South Africa: 1 700 Workers Start Strike 2.4km Below Harmony Mine (All Africa – January 12, 2017)

About 1 700 miners refused to return to the surface of Harmony Gold’s [JSE:HAR] Kusasalethu mine in the West Rand on Wednesday, with the miner saying they have embarked on an illegal sit-in.

“Harmony Gold confirms that around 1 700 employees are participating in an illegal sit-in at the company’s Kusasalethu mine near Carletonville,” the company said in a statement.

“The sit-in started on Wednesday, January 11 when employees chose not to return to surface at the end of the morning shift. “No formal demands have been made by the participating employees.

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Ontario Labour minister touts mining changes – by Ben Leeson (Sudbury Star – January 13, 2017)

Ontario launched a mining health and safety review in the wake of tragedy, but provincial labour minister Kevin Flynn had a good-news story to tell during his stop in Sudbury on Thursday. Flynn visited the Nickel City to mark the implementation of new requirements to improve health and safety of workers in mines, which became effective on Jan. 1.

“Today was really an announcement of what we have been able to accomplish so far and we’re seeing the fruits of what was done in the mining review a few years back, when everybody had a sense of optimism, like ‘It looks like we’ve done a good job here; let’s start implementing the recommendations,’ ” Flynn, the MPP for Oakville, said on Thursday afternoon, shortly before speaking at a Greater Sudbury Chamber of Commerce lunch.

New requirements the minister highlighted on Thursday include:

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Labour honours Sudbury heroes – by Carol Mulligan(Sudbury Star – September 3, 2016)

Two Sudbury labour heroes have been inducted into the 2016 Ontario Federation of Labour Honour Roll, just in time for Labour Day. Nickel Belt New Democrat MPP France Gelinas announced the names of the inductees this week, commending both men for their efforts to improve the lives of working people.

Homer Seguin, who died in April 2013 at 79, continues to be a legend in the labour movement, said Gelinas. “So many sick and injured workers, as well as their spouses and families, were able to get compensation because of his activism.

“Every workplace in Ontario is safer because of Mr. Seguin, I miss him very much,” said Gelinas. Seguin was a former president of United Steelworkers Local 6500 and long-time staff representative with United Steelworkers. He is well known for his work to better working conditions for people in Elliot Lake’s uranium mines.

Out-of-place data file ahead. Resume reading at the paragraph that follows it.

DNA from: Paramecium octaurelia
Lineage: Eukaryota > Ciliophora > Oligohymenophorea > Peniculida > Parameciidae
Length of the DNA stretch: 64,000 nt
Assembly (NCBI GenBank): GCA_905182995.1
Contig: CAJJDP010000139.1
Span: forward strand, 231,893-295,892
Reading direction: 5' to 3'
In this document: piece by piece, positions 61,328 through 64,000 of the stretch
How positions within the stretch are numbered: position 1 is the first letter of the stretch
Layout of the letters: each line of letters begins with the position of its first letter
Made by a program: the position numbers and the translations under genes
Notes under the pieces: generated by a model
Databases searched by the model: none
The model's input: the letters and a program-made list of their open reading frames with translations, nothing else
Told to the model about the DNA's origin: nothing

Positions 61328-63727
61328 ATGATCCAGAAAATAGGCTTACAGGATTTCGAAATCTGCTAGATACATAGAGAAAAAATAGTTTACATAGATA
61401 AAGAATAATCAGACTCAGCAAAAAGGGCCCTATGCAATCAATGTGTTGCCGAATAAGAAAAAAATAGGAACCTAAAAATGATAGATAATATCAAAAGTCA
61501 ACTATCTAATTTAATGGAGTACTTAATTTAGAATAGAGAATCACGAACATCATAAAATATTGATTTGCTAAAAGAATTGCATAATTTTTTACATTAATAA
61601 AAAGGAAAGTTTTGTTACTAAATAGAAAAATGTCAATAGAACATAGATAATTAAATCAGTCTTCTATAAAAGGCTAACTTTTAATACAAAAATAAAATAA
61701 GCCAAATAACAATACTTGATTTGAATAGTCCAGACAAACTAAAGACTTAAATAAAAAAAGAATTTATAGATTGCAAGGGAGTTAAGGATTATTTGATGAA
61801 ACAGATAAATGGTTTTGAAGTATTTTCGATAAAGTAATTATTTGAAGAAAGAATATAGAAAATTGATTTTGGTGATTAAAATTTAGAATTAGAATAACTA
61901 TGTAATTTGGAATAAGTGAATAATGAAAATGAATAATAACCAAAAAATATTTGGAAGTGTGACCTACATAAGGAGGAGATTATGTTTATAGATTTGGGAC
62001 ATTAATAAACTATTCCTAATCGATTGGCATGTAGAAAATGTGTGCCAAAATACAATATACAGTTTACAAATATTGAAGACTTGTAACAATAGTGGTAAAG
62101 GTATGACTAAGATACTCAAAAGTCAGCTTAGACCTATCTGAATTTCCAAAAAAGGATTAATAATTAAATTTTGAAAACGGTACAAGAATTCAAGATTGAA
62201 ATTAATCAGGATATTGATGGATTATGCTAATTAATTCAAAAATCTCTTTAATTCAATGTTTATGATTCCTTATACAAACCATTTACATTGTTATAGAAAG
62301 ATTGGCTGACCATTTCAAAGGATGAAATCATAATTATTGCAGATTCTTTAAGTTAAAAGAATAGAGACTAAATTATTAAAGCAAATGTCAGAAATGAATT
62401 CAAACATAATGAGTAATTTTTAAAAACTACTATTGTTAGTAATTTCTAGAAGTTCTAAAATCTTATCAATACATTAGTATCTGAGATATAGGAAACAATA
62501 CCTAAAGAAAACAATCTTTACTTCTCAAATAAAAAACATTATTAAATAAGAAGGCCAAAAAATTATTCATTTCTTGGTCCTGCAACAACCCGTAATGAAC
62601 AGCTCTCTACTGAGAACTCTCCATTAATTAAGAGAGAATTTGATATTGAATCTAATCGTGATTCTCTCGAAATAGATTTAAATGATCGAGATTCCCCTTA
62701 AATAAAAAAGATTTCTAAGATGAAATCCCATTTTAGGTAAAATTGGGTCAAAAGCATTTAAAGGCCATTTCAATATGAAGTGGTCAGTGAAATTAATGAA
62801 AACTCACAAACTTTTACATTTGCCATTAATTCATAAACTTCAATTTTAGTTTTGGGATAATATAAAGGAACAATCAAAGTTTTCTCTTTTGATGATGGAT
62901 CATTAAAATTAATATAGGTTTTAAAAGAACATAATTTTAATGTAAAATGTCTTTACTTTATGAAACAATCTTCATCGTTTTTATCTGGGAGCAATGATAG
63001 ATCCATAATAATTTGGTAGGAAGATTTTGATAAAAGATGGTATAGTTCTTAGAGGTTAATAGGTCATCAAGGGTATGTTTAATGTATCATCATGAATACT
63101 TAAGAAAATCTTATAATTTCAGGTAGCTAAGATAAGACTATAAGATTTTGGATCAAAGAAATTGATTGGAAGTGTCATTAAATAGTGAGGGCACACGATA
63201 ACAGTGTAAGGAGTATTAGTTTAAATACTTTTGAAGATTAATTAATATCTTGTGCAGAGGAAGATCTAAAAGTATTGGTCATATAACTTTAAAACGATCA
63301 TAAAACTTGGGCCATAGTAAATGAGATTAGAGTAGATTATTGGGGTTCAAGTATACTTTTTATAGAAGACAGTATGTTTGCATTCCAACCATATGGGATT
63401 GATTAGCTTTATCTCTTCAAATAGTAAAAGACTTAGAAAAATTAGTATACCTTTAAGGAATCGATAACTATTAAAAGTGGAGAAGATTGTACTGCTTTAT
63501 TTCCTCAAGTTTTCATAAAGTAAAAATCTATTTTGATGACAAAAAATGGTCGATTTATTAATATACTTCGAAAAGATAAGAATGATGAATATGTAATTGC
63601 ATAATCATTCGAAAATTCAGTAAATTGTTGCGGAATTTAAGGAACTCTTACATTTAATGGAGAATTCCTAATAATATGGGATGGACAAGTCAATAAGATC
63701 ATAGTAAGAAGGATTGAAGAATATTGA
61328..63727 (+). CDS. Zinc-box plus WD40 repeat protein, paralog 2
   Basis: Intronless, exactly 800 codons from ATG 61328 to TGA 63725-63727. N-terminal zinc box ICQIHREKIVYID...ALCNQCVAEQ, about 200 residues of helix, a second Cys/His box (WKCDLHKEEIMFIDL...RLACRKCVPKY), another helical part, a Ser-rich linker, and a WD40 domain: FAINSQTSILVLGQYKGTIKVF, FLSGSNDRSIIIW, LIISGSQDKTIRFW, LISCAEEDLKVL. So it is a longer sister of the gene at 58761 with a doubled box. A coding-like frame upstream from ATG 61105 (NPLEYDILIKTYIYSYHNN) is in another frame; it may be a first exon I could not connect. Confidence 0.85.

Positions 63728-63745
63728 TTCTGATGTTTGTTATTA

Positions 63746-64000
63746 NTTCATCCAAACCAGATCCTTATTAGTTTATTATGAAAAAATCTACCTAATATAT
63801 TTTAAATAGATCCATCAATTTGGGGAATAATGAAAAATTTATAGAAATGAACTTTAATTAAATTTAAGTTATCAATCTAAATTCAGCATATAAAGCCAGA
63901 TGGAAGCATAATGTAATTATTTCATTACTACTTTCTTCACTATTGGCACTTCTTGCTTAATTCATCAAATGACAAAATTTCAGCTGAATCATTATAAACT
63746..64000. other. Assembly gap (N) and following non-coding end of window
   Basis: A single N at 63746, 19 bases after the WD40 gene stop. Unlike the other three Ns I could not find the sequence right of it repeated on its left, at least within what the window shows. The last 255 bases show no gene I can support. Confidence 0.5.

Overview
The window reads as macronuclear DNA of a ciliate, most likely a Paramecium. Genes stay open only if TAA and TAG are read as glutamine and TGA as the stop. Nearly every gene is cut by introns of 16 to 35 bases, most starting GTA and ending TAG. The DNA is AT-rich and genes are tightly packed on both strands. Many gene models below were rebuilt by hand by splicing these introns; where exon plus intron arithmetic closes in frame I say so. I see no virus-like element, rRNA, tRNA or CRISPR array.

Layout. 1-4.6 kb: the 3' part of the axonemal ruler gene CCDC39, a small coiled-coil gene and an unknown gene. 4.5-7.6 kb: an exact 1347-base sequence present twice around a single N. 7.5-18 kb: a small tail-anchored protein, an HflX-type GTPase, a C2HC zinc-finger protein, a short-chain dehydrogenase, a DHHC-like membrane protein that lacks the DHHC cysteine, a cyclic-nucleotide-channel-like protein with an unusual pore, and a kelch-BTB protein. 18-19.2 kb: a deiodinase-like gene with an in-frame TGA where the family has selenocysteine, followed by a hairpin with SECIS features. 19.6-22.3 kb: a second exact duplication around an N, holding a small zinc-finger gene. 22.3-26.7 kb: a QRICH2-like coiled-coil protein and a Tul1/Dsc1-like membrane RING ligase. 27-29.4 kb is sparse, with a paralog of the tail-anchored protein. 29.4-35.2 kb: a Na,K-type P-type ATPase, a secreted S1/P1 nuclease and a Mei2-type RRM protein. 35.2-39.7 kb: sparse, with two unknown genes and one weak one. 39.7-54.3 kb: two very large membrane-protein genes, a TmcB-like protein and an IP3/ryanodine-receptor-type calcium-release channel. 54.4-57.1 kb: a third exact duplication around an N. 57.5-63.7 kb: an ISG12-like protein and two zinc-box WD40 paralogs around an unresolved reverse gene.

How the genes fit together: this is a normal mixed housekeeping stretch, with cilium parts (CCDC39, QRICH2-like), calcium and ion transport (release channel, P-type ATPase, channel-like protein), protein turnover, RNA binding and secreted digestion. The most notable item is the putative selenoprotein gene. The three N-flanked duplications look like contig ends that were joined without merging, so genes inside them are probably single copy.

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Miners recall use of black powder during employment – by Lindsay Kelly (Northern Ontario Business – July 12, 2016)

Danny Hway vividly remembers the impact McIntyre Powder had on his father, Nicholas, who worked at Timmins’ McIntyre Mine for 47 years. At home, his dad wouldn’t speak of it, but he didn’t need to. His grim appearance at the end of every shift did the talking for him.

“He’d come home and his hands were black all the time, and any exposed skin was black,” Danny recalled. “He’d be coughing all the time and, blowing his nose, it was black all the time. He didn’t really want to talk about it — (that’s) life, right?”

Nicholas was one of thousands of miners across the North who were required to inhale the finely ground aluminum dust as a condition of their employment. But for him the stakes were higher than for most: preparing the powder for dissemination was his job.

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Powder in mines linked to disease – by Carol Mulligan (Sudbury Star – February 15, 2016)

Intake clinics to be held in Timmins in May could produce data showing a link between a deadly powder used in mines for more than 35 years and the incidence of neurological disease in miners.

United Steelworkers Local 6500 is working with Janice Martell of Elliot Lake on what she calls the McIntyre Powder Project, a campaign she began in 2014. Martell is convinced her father, Jim Hobbs of Massey, contracted Parkinson’s disease from the aluminum dust he breathed while working in Elliot Lake’s uranium mines.